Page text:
It’s perfectly understandable that denialism sparks anger and outrage, particularly in those who are directly challenged by it. If you are a Holocaust survivor, a historian, a climate scientist, a resident of a flood-plain, a geologist, an Aids researcher or someone whose child caught a preventable disease from an unvaccinated child, denialism can feel like an assault on your life’s work, your core beliefs or even your life itself. Such people do fight back. This can include, in some countries, supporting laws against denialism, as in France’s prohibition of Holocaust denial. Attempts to teach “creation science” alongside evolution in US schools are fought with tenacity. Denialists are routinely excluded from scholarly journals and academic conferences.
The most common response to denialism, though, is debunking. Just as denialists produce a large and ever-growing body of books, articles, websites, lectures and videos, so their detractors respond with a literature of their own. Denialist claims are refuted point by point, in a spiralling contest in which no argument – however ludicrous – is ever left unchallenged. Some debunkings are endlessly patient and civil, treating denialists and their claims seriously and even respectfully; others are angry and contemptuous.
Yet none of these strategies work, at least not completely. Take the libel case that the Holocaust denier David Irving brought against Deborah Lipstadt in 1996. Irving’s claim that accusing him of being a Holocaust denier and a falsifier of history was libellous were forensically demolished by Richard Evans and other eminent historians. The judgment was devastating to Irving’s reputation and unambiguous in its rejection of his claim to be a legitimate historian. The judgment bankrupted him, he was repudiated by the few remaining mainstream historians who had supported him, and in 2006 he was imprisoned in Austria for Holocaust denial.
David Irving in Austria after being imprisoned for Holocaust denial in 2006.
David Irving in Austria after being imprisoned for Holocaust denial in 2006. Photograph: Herbert Neubauer/Reuters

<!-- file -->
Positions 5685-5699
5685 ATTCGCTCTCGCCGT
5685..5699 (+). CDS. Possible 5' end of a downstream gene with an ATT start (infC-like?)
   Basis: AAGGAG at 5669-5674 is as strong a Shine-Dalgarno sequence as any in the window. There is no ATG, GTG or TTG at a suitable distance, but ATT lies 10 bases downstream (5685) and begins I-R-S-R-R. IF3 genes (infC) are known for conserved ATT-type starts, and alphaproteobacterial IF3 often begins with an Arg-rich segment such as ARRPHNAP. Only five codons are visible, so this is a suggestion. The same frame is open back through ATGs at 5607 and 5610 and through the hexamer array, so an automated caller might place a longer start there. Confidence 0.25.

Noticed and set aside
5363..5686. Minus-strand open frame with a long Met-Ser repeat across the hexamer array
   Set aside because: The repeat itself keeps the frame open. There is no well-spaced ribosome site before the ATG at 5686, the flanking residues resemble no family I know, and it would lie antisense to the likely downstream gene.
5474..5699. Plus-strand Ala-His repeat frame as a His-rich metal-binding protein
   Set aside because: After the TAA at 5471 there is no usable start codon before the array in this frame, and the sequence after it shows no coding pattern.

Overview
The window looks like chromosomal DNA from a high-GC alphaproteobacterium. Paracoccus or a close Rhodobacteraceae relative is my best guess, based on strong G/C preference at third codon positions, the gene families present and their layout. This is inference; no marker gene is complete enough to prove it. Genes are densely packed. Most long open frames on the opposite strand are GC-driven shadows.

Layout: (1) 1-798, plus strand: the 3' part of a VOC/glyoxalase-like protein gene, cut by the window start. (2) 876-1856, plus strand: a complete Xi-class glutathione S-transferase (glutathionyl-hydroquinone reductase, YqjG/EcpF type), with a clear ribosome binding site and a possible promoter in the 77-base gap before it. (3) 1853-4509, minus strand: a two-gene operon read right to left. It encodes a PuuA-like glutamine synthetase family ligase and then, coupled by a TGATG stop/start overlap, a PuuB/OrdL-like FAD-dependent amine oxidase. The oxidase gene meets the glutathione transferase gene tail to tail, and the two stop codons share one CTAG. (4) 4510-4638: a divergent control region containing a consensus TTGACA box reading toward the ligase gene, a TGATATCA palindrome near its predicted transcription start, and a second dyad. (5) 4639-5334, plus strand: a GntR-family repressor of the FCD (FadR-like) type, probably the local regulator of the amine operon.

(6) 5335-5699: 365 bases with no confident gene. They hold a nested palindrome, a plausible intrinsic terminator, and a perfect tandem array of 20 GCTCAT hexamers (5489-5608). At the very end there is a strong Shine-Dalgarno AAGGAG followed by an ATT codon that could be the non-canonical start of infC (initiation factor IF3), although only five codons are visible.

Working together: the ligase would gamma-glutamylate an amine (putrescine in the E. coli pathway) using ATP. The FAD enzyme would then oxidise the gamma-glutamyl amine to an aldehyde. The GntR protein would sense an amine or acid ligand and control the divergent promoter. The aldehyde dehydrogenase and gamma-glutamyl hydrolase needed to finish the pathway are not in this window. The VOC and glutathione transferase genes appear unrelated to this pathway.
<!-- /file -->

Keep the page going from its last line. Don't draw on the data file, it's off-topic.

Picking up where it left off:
But Irving today? He is still writing and lecturing, albeit in a more covert fashion. He still makes similar claims and his defenders see him as a heroic figure who survived the attempts of the Jewish-led establishment to silence him. Nothing really changed. Holocaust denial is still around, and its proponents find new followers. In legal and scholarly terms, Lipstadt won an absolute victory, but she didn’t beat Holocaust denial or even Irving in the long term.
There is a salutary lesson here: in democratic societies at least, denialism cannot be beaten legally, or through debunking, or through attempts to discredit its proponents. That’s because, for denialists, the existence of denialism is itself a triumph. Central to denialism is an argument that “the truth” has been suppressed by its enemies. To continue to exist is a heroic act, a victory for the forces of truth.
Of course, denialists might yearn for a more complete victory – when theories of anthropogenic climate change will be marginalised in academia and politics, when the story of how the Jews hoaxed the world will be in every history book – but, for now, every day that denialism persists is a good day. In fact, denialism can achieve more modest triumphs even without total victory. For the denialist, every day barrels of oil continue to be extracted and burned is a good day, every day a parent doesn’t vaccinate their child is a good day, every day a teenager Googling the Holocaust finds out that some people think it never happened is a good day.